– Not in the act itself.
– But the schedule embodies the agreement.
– The action taken by Sir Josiah Symon showed that he realized that there was a grave doubt as to whether or not the line could be constructed wholly in South Australia and the Northern Territory.
– Yes, but that was ultimately provided for in the schedule.
– The Senate clearly indicated by its vote that it was not in ‘ favour of committing the Commonwealth to any particular route.
– That does not necessarily follow.
– There must have been a doubt in view of the action of Sir Josiah Symon, who was one of the strongest advocates of the line. I propose to quote the opinions expressed by the late Mr. Deakin, ex-Prime Minister, Mr. Denny, now Attorney-General in South Australia, and various other members of the South Australian Parliament whohave taken a leading part in the negotiations between the Commonwealth and South Australia. Ex-Senator McGregor, who was himself a South Australian representative, introduced the bill into the Senate on the 10th August, 1910. He said-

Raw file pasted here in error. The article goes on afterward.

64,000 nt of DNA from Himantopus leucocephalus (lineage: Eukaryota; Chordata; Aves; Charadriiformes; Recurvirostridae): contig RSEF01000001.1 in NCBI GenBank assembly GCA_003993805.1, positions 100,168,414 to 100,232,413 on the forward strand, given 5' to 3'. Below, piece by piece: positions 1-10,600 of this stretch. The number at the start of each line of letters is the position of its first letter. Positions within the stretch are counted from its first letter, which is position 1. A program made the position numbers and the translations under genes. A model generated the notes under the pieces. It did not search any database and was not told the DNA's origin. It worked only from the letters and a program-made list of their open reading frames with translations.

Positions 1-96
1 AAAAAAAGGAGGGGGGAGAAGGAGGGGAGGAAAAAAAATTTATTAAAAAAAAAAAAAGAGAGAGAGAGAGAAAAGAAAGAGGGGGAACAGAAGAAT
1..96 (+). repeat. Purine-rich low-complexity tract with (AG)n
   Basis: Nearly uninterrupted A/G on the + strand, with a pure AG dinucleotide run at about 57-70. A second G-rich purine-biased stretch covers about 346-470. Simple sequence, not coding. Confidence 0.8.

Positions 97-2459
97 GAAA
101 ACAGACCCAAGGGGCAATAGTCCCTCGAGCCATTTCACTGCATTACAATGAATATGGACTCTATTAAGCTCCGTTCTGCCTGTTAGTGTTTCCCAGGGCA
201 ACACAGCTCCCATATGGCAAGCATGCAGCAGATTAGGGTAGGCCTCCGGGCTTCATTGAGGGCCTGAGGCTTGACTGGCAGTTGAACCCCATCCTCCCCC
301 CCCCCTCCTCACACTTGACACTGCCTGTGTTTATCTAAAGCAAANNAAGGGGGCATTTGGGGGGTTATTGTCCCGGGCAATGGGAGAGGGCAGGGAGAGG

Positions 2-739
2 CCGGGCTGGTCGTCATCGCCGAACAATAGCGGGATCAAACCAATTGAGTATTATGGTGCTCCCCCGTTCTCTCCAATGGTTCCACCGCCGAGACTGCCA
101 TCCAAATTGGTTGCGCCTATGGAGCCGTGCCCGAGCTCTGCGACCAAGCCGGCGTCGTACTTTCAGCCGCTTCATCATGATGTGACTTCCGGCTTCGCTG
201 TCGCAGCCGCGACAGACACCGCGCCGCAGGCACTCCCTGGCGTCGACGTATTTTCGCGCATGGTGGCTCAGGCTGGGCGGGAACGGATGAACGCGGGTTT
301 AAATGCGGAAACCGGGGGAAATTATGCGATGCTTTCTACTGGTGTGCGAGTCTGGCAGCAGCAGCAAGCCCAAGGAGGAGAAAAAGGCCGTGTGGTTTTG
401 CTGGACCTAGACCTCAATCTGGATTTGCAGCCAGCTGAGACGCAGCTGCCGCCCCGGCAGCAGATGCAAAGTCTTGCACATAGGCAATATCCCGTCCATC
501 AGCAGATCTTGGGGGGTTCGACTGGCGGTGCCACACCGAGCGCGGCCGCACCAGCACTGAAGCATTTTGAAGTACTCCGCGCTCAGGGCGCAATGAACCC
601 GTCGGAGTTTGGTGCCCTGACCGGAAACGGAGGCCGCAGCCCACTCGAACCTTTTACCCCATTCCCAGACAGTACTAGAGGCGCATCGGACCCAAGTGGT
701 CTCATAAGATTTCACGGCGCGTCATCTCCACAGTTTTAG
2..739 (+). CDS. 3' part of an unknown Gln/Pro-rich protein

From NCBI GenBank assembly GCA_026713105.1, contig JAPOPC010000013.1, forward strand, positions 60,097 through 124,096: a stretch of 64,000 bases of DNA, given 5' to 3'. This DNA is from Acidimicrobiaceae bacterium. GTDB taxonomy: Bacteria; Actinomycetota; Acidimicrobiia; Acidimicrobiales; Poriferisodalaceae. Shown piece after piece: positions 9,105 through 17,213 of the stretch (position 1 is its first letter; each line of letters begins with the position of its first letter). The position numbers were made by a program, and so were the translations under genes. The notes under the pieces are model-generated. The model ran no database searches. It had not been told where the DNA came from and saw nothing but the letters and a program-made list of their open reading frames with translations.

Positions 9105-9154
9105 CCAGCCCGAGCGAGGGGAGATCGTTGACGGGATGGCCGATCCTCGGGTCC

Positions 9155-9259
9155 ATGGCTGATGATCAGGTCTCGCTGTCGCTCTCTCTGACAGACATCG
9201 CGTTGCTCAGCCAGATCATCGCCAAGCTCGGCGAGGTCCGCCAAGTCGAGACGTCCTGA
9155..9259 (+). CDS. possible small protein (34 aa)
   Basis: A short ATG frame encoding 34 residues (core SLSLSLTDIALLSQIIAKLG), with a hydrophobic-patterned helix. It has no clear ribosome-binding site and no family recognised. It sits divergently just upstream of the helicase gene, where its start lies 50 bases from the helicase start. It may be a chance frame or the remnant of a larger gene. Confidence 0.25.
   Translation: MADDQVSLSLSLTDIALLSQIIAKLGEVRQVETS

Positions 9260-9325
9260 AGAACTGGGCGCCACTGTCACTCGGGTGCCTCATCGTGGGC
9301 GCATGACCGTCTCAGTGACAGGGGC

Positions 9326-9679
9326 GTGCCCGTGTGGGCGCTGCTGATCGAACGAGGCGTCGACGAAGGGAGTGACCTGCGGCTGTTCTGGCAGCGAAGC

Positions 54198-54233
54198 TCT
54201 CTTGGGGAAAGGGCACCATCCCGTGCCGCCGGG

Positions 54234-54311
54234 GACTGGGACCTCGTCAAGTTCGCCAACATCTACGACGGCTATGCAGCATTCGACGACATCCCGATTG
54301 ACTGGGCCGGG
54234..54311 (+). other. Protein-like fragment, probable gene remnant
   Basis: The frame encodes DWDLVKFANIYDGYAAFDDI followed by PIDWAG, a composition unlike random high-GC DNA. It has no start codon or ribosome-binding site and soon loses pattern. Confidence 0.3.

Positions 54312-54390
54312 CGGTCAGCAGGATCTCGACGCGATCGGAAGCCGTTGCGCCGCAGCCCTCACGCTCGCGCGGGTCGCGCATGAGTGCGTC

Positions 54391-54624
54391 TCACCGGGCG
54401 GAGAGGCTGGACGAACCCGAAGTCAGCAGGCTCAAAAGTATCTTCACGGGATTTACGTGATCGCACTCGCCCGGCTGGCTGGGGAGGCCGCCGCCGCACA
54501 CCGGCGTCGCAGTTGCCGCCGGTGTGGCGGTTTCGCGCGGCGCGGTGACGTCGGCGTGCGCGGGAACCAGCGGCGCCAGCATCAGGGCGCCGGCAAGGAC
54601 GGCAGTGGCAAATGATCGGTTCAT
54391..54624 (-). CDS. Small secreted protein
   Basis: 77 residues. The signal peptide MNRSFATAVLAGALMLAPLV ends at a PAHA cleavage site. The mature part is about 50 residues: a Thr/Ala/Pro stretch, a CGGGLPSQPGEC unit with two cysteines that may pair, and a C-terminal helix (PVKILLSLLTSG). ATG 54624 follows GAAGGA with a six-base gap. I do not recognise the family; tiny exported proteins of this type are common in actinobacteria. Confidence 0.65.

There is no intimation made that it is tobe a straight or a crooked or a triangular line. There will bo every opportunity for the line to be taken in the direction which will be in the interests of the whole of the people of Australia.
When that deliberate statement was made the late Senator McGregor was Leader of the Senate.
– He was a broad-, minded man.’